“When you are on the lines you learn less can be more. I really learned to listen more, and wait until people asked for advice. We get calls from everywhere in the world. Callers say that with other crisis lines, they are only allowed 10 minutes, they are not allowed to talk about something they have talked about on a previous call.”
Neil Horbachewski, volunteer and donor, talks about the callers:
“I have one caller who sometimes just says, I am doing okay. Another time he called just to say he was having a good day and wanted to share that. I get the same callers, seniors, regularly and they just want to vent and be angry. So I just listen.
“Some are financially stressed. But 9 out of 10 are not looking for help, they are just upset and angry and need to talk. So I just listen.”
Greg Clark, former board member, speaks to his experience observing on the crisis lines, as most board members do:
“I sat in on the crisis line with a volunteer, and I thought, this will be interesting. We will probably have time to chat, the calls will be few and far between. But it was non-stop.
“There was a boy who likely had special needs and phoned because someone he had met online wanted to meet at a 7/11 and he was calling to see if the volunteer thought that was a good idea. Some people were just sad, or lonely, and they would talk for a while and feel better at the end.
“It was a perfect illustration of the value that DC provides for thousands and thousands of people. I have zero hesitation about the work the volunteers do. If there is a serious call there is lots of support, there is a triaging process. Given a volunteer model, it is amazing how much Distress Centre does on so few dollars.”
Mike Velthuis Kroeze, Crisis Program Manager, speaks to the volunteer recruitment process in 2020:
“It used to be that people submitted an application with a couple of references and we would call them in for an interview and then decide. Now we send out an attitude survey. It is about 20 questions, trying to get an idea of how the person sees the work. We do a phone interview now which gives us a sense of what they will be like on a call. Can they handle silences? Do they speak so softly people will struggle to hear them? A final step is a presentation/interview/role play. We have created a more efficient process which is pretty amazing. “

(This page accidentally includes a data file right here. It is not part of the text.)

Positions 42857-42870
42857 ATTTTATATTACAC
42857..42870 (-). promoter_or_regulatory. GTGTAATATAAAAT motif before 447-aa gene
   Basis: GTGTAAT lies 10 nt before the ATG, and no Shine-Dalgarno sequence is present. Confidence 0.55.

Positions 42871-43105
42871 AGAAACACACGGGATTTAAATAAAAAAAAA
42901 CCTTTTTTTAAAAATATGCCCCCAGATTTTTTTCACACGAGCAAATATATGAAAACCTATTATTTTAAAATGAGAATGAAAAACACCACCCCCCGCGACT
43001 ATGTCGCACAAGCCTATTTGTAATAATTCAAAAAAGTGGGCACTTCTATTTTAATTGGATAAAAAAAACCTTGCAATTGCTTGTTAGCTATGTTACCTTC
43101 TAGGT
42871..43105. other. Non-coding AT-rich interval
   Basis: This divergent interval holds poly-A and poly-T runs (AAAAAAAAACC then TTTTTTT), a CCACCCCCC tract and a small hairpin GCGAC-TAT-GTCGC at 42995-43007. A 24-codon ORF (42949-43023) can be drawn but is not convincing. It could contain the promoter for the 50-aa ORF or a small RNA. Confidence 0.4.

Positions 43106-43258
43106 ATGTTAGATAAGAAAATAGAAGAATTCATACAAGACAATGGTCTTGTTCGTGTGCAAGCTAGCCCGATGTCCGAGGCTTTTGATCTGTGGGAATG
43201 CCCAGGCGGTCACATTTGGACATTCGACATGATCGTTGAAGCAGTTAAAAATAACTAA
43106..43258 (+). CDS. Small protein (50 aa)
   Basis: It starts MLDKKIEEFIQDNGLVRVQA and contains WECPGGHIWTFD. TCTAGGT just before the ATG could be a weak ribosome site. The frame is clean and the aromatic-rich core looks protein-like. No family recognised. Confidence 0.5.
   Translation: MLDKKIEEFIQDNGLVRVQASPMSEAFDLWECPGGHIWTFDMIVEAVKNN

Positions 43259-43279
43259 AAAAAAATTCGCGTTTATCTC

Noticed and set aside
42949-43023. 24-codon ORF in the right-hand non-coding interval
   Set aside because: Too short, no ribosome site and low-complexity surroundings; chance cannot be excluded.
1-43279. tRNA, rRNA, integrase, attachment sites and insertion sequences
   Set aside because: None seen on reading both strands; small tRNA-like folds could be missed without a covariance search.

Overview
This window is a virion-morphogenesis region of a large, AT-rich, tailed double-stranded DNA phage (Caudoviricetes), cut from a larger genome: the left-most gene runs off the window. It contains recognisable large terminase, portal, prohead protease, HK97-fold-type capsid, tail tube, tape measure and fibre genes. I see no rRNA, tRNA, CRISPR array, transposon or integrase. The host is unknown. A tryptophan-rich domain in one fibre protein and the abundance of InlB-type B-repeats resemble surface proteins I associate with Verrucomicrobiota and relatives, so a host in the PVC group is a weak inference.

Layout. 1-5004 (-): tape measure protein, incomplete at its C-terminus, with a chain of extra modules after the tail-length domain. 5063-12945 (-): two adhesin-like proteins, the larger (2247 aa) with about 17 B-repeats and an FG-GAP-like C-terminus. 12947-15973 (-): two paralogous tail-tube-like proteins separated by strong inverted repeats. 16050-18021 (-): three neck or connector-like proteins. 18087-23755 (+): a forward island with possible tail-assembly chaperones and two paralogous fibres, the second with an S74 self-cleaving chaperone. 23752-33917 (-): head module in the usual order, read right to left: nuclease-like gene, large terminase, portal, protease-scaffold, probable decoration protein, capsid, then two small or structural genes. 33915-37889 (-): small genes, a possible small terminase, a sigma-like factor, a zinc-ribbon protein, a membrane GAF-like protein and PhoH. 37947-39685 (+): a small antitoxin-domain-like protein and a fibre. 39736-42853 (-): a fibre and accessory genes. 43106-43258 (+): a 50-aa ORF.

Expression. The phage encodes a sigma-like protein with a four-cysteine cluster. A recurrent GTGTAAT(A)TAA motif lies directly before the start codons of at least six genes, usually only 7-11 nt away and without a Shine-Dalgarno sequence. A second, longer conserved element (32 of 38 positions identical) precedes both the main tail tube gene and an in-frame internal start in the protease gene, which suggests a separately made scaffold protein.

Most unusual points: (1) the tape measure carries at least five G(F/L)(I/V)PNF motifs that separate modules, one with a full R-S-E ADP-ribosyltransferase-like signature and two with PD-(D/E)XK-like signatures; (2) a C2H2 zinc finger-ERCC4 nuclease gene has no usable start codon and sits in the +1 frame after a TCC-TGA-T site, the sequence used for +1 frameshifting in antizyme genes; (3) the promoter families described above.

The final word on volunteers comes from ED Jerilyn Dressler:
“Previously I would have said our biggest impact was saving lives. Now, I think more and more, DC volunteers are everywhere in Calgary. There are thousands and thousands of past and present volunteers with the skills that they need in order to respond in a time of crisis. I think that is probably the biggest impact we could possibly have had. Volunteers truly are the heart of the agency, and they are regular people helping regular people, and that is what I think makes our service so special.
“The toughest job in this agency is on that front line but our volunteers care so deeply about connecting with others, caring for others, listening and helping people feel less alone. This where I get my inspiration.”
Four months into COVID-19 new training courses went online, and as of September volunteers slowly started re-entering the contact centre. The need for volunteers will never diminish, nor the value of their training and the time they dedicate to the community.
From the author:
As I write the last words on the last of this 50-story series, I hope readers have enjoyed them, and in many cases, recalled great memories. To those who were interviewed I offer my thanks, and my apologies for having to cut your words short. Maybe a fuller story will appear in a book in the future. To those who continue to support Distress Centre you are needed and very much appreciated. Here’s hoping 2021 will be better for all.
– Donna Crawford, your fellow volunteer
Distress Centre shared a story every Tuesday in 2020 for 50 weeks to celebrate our 50th Anniversary. Thank you for joining us on this journey. All stories can be found here.